Refers either to the natural decline of a bond's premium price toward its par-at-maturity price or some other possible termination price such as a call price, or to the liquidation of a debt through installment payments.
Certain types of municipal bonds whose income is subject to the alternative minimum tax (AMT). AMT bonds include those issued to finance such private purpose activities as industrial redevelopment and sports stadium construction.
A legally required document that every fund sends to its shareholders within 60 days after the end of the fund's fiscal year. The annual report describes the fund's financial condition and performance and includes a list of portfolio securities and audited financial statements.
Annualized Rate of Return
The average return over a stated number of years, taking into account the effect of compounding. For example, a 100% return over five years is equivalent to an annualized rate of return of 14.9% per year.
Annualized Leverage Cost
The annualized ratio of the sum of leverage costs to the average leverage amount for a given time period.
Ascending, Or Positive, Yield Curve
The interest rate structure which exists when long-term interest rates exceed short-term interest rates.
The process of apportioning your investment across various classes of financial assets, such as stocks, bonds, and short-term reserves. According to financial experts, the investment mix choosen has a greater impact on long-term investment results than the performance of individual investments selected.
Asset Allocation Fund
A mutual fund that invests its assets in a wide variety of investments that may include domestic and foreign stocks and bonds, government securities, commodities, and real estate. Some asset allocation funds keep the proportions allocated between different investments relatively constant, while others alter the mix as market conditions change.
Asset-Backed Securities (ABS)
Securities whose value and income payments are derived from and collateralized (or "backed") by a specific pool of underlying assets. The pools of underlying assets can include credit cards, auto loans or mortgages, aircraft leases, royalty payments, among others.
Net assets of a fund plus the amount of any borrowings for investment purposes.
The asset coverage shown is coverage for a fund’s preferred shares and/or debt, as defined by the Investment Company Act of 1940. Essentially, the asset coverage figure represents the ratio of the fund's total assets (including the assets attributable to the preferred shares or debt) to the liquidation value of the debt, or in the case of preferred stock, to the total liquidation value of the preferred stock and any debt.
Auction Rate Bond
An auction rate bond is a security whose interest payments are adjusted periodically through an auction process, which process typically also serves as a means for buying and selling the bond. Auctions that fail to attract enough buyers for all the shares offered for sale are deemed to have “failed,” with current holders receiving a formula-based interest rate until the next scheduled auction.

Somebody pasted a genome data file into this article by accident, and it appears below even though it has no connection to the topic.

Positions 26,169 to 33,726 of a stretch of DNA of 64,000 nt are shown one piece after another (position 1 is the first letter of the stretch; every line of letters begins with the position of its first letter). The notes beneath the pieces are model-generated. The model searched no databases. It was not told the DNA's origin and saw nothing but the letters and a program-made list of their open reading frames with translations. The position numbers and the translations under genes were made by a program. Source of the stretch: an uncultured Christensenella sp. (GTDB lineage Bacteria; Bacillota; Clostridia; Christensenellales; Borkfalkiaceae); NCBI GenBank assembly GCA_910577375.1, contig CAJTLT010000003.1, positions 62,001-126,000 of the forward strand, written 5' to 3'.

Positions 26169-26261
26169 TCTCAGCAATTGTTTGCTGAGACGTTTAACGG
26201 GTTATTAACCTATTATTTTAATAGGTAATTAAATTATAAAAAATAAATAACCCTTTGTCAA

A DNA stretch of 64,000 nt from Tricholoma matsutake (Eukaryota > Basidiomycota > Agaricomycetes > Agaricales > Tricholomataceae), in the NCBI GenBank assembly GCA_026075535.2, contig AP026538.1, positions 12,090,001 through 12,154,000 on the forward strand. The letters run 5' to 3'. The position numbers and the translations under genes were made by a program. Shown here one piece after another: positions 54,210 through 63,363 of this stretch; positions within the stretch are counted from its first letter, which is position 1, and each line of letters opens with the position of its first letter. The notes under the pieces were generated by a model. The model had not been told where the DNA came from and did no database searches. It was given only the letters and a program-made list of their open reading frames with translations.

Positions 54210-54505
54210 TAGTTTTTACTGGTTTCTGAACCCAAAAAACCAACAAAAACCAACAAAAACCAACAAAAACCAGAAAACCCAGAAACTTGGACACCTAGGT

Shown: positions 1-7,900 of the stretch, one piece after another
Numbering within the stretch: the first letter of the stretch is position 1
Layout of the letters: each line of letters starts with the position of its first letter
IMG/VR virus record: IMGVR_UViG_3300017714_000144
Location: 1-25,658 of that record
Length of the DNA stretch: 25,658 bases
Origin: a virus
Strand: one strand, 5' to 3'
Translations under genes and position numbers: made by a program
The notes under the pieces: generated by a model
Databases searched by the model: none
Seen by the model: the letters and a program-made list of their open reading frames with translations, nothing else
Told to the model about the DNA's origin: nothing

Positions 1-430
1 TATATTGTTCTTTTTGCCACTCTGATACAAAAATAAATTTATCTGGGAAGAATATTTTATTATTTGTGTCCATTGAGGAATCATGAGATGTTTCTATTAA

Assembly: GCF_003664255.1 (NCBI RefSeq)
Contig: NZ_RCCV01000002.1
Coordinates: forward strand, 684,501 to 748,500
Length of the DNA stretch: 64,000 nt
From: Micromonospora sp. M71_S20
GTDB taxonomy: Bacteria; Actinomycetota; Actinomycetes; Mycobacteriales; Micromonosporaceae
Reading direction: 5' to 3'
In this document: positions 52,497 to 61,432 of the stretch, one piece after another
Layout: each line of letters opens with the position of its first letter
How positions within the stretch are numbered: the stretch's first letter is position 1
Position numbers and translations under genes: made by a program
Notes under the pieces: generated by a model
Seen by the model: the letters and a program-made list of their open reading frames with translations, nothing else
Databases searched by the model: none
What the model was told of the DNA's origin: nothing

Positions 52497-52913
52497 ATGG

Automatic Investment Plan
See Systematic Investment Plan.
Average Annual Total Return
This is a commonly used method to express an investment's performance over a particular, usually multi-year time period. It expresses the return that would have been necessary each year to equal the investment's actual cumulative performance (including change in NAV or market price and reinvested dividends and capital gains distributions, if any) over the time period being considered.
Average Call Option % Coverage
Percentage of the fund’s underlying equities overwritten by call options; equals sum of notional values of call options divided by the market value of equities in the portfolio.
Average Call Strike vs. Spot Price
Average ratio of call option strike price vs. its spot price, weighted by notional value of the call.
Average Cost Basis Method
Calculating cost basis by determining the average price paid for Fund shares that may have been purchased at different times for different prices.
Average Coupon is the average coupon rate, or amount of interest paid as expressed by a percentage, of all fixed-income investments in the Fund's portfolio.
Average Days to Reset
Weighted average number of days until the coupon rate of the floating rate holdings portion of a fund’s portfolio is scheduled to reset.
Average Effective Maturity
Average Effective Maturity is a weighted average of all the stated maturities of the bonds in a portfolio except in cases where the bond has been advance-refunded and secured by an escrow to an earlier redemption date, or where the bond is subject to an optional or mandatory tender or put provision.
The par-weighted average time (in years) to the principal repayment for non-callable securities and the par-weighted average time (in years) to the probable call/put for callable securities.
For a bond fund or defined portfolio, the average of the stated maturity dates of the fixed-income securities held. In general, the longer the average maturity, the greater the fund's or defined portfolio's sensitivity to interest-rate changes, which means greater price fluctuation. A shorter average maturity usually means a less sensitive, and consequently, less price volatile, portfolio.
An illustrative measure of a range of prices which is calculated by taking the sum of the values and dividing it by the number of prices being analyzed.
Average Weighted Market Capitalization
Average weighted market capitalization is the portfolio weighted mean capitalizations of all equity securities.